Sherman County eNews #30


  1. Sherman County 4-H Club News Reports

  2. All County Prayer Meeting, Feb. 6

  3. Regional History Forum WWI Music & Living History, Feb. 9

  4. Regional History Gathering: History After Hours, Feb. 15

  5. Seven opportunities across the state to talk to grant funders Feb. & March

  6. Grants Available for Historic Properties & Archaeology Projects

  7. Snippets from Newsletters in the Editor’s Mailbox

  8. Discovery Mode

  9. Links: Things to Think About & Things to Do

Be kind. Be open. Be curious. Be strong. Be generous. Be sincere. Be loyal. Be honest. Be a Lion.


1. Sherman County 4-H Club News Reports

4-H clover1The Tiny Teaspoons 4-H Club met on October 13th from 3-5pm at the Cranston’s house. Attending were Savannah Blagg and Claire Cranston. Also in attendance were Joyce and Meagan Stone and Lynette Harris. Excused absence was Maddie Cranston. Pledge of Allegiance led by Claire and 4-H Pledge was led by Savannah. We made apple cider donuts and apple cider. We used an apple grinder and press to make the fresh apple cider by hand. We used the cider in our cake donuts. We would like to thank Mark Corey for the use of his apple cider press. Our next meeting will be Saturday, December 15th for Christmas Cooking Caroling. Meeting was adjourned at 4:45. Signed Savannah Blagg news reporter.

The Tiny Teaspoons 4-H Club met on January 26, 2019 at 3pm at the Cranston’s house. Attending were Lexi, Coral, Savannah, Maddie and Claire. Excused absences were Addison and Savannah DeGrange. Pledge of Allegiance was led by Savannah and 4-H Pledge by Claire. Today we made six healthy snacks using healthy ingredients and then taste tested them to see if they were as good as they promised. We made banana and chocolate chip baked oatmeal cups, healthy banana oatmeal lumps, raspberry coconut breakfast balls, no bake strawberry almond energy balls, 5 ingredient peanut butter energy bites and lemon blueberry energy bites. The overall consensus was that the peanut butter energy bites were the best. Least favorite was the lemon blueberry energy bites. Our next meeting will be February 23rd. Meeting was adjourned at 4:45. Signed Alexis Holt.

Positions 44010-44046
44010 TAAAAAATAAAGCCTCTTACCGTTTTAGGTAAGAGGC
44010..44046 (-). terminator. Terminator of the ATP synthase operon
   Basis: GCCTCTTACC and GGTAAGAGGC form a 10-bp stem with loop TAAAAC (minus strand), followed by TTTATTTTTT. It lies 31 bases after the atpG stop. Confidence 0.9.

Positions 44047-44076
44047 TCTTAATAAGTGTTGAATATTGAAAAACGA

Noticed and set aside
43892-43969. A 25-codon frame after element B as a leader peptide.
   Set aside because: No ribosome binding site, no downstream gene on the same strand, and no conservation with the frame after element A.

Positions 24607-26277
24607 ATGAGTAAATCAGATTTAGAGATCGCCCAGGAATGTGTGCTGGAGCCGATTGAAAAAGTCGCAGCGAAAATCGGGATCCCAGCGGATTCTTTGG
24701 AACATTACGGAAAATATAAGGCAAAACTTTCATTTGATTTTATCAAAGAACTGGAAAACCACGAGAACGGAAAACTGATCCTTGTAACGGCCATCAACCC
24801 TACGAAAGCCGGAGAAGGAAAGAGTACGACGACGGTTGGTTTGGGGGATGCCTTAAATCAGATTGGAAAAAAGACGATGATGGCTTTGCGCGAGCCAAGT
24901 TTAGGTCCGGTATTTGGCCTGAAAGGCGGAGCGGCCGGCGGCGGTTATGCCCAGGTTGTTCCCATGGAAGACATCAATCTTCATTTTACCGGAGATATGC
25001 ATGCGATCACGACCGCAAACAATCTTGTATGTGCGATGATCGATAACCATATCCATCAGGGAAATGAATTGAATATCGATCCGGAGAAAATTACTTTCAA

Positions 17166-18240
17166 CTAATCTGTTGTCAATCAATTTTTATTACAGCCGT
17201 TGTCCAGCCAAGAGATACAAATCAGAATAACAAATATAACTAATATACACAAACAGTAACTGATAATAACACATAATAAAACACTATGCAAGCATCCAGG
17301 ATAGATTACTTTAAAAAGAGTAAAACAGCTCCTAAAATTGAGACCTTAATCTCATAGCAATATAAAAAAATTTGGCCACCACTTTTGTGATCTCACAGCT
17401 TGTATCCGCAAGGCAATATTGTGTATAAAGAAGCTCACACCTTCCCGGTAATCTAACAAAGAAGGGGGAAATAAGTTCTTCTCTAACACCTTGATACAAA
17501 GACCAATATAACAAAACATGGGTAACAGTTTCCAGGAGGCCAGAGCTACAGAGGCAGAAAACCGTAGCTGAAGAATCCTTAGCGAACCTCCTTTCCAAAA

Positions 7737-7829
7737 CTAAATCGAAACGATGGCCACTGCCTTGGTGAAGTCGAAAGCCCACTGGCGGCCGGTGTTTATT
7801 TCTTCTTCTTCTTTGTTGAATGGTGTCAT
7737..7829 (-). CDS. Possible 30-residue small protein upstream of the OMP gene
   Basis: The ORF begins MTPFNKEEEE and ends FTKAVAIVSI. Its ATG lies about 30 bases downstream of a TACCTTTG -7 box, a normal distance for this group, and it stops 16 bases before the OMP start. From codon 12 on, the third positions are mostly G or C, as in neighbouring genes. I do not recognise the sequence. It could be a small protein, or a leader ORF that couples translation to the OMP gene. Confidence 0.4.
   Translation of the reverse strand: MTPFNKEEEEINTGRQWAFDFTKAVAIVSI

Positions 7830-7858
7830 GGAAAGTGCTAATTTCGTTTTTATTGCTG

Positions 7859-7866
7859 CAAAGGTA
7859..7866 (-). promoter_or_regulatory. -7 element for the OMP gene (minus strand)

2. All County Prayer Meeting, Feb. 6

church.family1The All County Prayer Meeting is Wednesday, February 6th @ the Rufus Baptist Church, Fellowship starts at 6:30 PM, Pray time starts at 7:00 PM and ends at 8:30 PM.  Everyone is welcome to come and join the meeting, come and join in when you can get there and stay as long as you can. Thank you. ~Red Gibbs

3. Regional History Forum WWI Music & Living History, Feb. 9

American flag2Washington State Park Ranger Mark Harris follows last week’s PowerPoint with a living history presentation at the Feb. 9 Regional History Forum program at the Original Wasco County Courthouse.  He will be joined by members of Cascade Singers offering music of WWI at the 1859 venue, 410 W. Second Place, The Dalles.  The program begins at 1:30 p.m.

Harris has family connections to WWI and began collecting items relating to the war.  His uniform is a faithful reproduction and his items a soldier would have carried into battle are both reproductions and genuine historic pieces.  He will take on the identity of a soldier and relate the soldier’s experiences in a first person “living history” dialogue with the audience.

The program was featured in the 2018 centennial of the armistice at Sam Hill’s Stonehenge, part of Maryhill State Park.  The landmark above the Columbia at Maryhill is a memorial to those from Klickitat County who died in the war.

2019 marks the actual end of WWI with the signing of the Treaty of Versailles.  Music of the war is also part of Saturday’s program.  A medley of WWI songs and poetry will be offered by members of Cascade Singers.

This is the second program in the 2019 Regional History Forum series.  Admission is free but donations are welcome.  There is a TV monitor on the ground floor of the 1859 courthouse to serve those unable to climb the stairs.  Coffee and cookies will be served after the program.

4. Regional History Gathering: History After Hours, Feb. 15

Interested in History?

Car 2

History After Hours

Friday, February 15

5 p.m. to 7 p.m.

Old St. Peter’s Landmark

405 Lincoln Street, The Dalles

Appetizers, Drinks and

Birthday Cake for Oregon!

Share information about your organization.

5. Seven opportunities across the state to talk to grant funders Feb. & March

Oregon.Flat.poleMore than $5 million in funding will be available when Oregon Cultural Trust Manager Aili Schreiner joins with colleagues from the Cultural Trust’s Statewide Partners and other funders Feb. 12 through March 11 for “Conversations with Funders and Partners,” a seven-stop series of application workshops. Attendees will learn about funding programs available from multiple grantmakers and will have the opportunity to discuss their projects and programming. Other statewide programming resources and application preparation guidance (three locations) also will be presented.